Friday, September 08, 2006

Nothing Is "Private" on the Internet

After some discussion regarding good "Internet Names," I decided to do some quick google searches on myself. Not the usual first & last name, but also email aliases, AIM names, etc. I quickly found that everything I've ever posted online is very available to anyone. This included Amazon reviews, comments on notable blogs, and profiles on websites (like Cork' or

I started to wonder whether or not this bothered me. For one, anyone (employers, friends, enemies) could dig up lots of information about what I think and say - and potentially use it against me. What does this mean? Here's a top-5 for controlling your own comments and "privacy":

  1. Act like whatever you say/post will be published on the front page of the New York Times. This is an old rule-of-thumb ethics test that really applies to online contributions. Be prepared to have anyone and everyone view what you say, without it embarrassing you.
  2. Don't post anything in anger. It's very difficult to retract angry comments you make in real life. Doing so online can be at least as difficult, and you don't want to post anything you regret.
  3. Don't post anything under the influence. For similar reasons as number (2), it's important to have a sober mindset while posting something online. There should be a "PUI" rule stating that you can't Post Under the Influence.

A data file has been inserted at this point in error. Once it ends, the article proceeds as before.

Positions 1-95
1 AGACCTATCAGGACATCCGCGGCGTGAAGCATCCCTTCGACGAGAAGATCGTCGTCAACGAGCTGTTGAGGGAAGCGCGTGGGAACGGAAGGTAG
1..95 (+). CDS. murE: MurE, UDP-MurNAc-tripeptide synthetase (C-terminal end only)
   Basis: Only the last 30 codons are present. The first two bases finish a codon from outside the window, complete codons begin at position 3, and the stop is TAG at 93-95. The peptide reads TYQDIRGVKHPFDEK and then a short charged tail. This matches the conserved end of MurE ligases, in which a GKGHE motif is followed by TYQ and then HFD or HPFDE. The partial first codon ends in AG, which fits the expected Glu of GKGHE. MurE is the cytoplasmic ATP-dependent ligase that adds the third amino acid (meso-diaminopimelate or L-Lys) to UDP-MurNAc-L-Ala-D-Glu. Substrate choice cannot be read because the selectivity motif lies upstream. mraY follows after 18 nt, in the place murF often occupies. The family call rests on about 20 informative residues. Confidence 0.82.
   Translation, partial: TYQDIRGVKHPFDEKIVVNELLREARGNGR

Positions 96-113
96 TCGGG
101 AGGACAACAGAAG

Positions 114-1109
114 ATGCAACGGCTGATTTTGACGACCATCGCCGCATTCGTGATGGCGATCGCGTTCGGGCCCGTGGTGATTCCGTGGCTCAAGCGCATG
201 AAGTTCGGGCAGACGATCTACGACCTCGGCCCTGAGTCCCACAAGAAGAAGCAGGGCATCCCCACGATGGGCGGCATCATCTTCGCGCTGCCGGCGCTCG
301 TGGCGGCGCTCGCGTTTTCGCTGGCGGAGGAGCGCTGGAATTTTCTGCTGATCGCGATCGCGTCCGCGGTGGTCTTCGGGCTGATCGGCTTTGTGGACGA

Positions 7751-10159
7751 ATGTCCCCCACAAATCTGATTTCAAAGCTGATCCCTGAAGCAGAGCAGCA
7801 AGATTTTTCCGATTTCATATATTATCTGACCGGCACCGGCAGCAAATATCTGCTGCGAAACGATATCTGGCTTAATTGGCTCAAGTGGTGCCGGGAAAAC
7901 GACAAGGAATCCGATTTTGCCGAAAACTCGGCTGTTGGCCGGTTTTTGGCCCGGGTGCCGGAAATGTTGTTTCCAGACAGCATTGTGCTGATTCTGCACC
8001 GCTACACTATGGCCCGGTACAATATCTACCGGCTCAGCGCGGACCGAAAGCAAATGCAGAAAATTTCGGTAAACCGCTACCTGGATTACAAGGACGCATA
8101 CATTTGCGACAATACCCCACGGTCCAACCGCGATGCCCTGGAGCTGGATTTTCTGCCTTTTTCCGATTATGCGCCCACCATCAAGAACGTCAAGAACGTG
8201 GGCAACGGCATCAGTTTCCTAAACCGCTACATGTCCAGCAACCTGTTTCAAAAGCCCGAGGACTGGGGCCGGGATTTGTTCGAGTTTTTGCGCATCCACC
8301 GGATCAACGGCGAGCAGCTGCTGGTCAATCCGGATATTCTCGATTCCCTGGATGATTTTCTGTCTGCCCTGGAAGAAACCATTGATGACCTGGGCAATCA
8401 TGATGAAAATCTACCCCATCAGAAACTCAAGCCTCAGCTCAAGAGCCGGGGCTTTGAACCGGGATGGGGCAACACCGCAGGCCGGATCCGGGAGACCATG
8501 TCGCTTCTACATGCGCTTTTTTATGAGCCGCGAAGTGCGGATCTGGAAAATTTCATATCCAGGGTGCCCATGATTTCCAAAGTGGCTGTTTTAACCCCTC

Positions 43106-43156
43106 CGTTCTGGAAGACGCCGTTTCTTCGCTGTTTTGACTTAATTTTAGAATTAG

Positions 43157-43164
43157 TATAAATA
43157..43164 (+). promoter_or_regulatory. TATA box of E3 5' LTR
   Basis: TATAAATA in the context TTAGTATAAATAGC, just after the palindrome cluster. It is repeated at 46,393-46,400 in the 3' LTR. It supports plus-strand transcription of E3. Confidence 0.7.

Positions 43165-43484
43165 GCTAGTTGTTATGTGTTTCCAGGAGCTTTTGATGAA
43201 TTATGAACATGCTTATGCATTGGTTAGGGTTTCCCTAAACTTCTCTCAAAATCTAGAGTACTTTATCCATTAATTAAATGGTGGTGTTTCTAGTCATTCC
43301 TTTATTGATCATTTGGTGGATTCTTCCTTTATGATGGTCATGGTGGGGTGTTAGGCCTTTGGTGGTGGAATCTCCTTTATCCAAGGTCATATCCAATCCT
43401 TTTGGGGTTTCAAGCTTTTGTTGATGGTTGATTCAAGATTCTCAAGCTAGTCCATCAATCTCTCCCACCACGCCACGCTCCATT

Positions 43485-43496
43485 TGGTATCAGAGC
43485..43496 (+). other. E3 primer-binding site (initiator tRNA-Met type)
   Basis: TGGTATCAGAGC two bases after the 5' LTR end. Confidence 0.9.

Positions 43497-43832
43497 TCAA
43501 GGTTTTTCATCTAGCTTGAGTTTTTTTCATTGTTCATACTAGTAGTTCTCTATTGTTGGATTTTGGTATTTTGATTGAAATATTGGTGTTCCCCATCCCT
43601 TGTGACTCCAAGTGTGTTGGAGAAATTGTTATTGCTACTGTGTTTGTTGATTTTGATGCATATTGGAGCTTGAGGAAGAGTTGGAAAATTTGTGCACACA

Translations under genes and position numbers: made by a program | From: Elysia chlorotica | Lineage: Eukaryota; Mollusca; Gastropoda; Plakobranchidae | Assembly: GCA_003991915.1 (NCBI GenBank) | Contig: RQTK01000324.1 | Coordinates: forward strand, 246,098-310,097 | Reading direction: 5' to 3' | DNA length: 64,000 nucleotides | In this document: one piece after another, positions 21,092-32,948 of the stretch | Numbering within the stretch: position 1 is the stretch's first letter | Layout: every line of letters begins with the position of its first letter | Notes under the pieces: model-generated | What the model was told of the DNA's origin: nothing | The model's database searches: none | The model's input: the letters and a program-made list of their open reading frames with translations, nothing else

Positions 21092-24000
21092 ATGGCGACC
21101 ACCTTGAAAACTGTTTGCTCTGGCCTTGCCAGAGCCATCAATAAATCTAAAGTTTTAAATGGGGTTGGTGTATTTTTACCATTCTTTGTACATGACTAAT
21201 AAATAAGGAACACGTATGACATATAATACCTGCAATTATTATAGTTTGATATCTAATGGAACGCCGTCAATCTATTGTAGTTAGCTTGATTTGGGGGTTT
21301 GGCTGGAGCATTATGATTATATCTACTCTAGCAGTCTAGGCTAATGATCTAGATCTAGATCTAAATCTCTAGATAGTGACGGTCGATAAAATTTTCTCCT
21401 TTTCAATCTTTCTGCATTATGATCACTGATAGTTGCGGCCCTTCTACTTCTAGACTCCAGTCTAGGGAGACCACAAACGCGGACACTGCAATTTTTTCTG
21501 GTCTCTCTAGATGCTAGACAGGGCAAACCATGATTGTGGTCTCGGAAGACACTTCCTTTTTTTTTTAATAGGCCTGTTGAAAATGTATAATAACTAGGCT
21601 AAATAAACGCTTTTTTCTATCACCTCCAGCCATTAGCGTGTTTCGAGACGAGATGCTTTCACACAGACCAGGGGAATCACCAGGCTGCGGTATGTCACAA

4. Select a good Internet name. If everything you do online is categorized under an alias that cannot be associated with your real name, then it's hard to map online comments to your online self. It's important to make sure that these are never associated with your real name (i.e. a single page doesn't list your AIM as funnyboy365 right next to your real name, Gilbert Androssi).
  5. Use good language. Nothing's worse than having examples of your poor writing all over the Internet. It's embarrassing, so be proud of what you put out there!
Nothing is private, except stuff like Credit Card numbers & banking - I'm very glad that didn't come up on Google! If you say something - anything - you should mean it and be prepared to defend it. So add content at your own risk!

1 comment:

Rick said...

Good classic advice that applies even more now than ever - since the "half life" of on-line comments is so huge.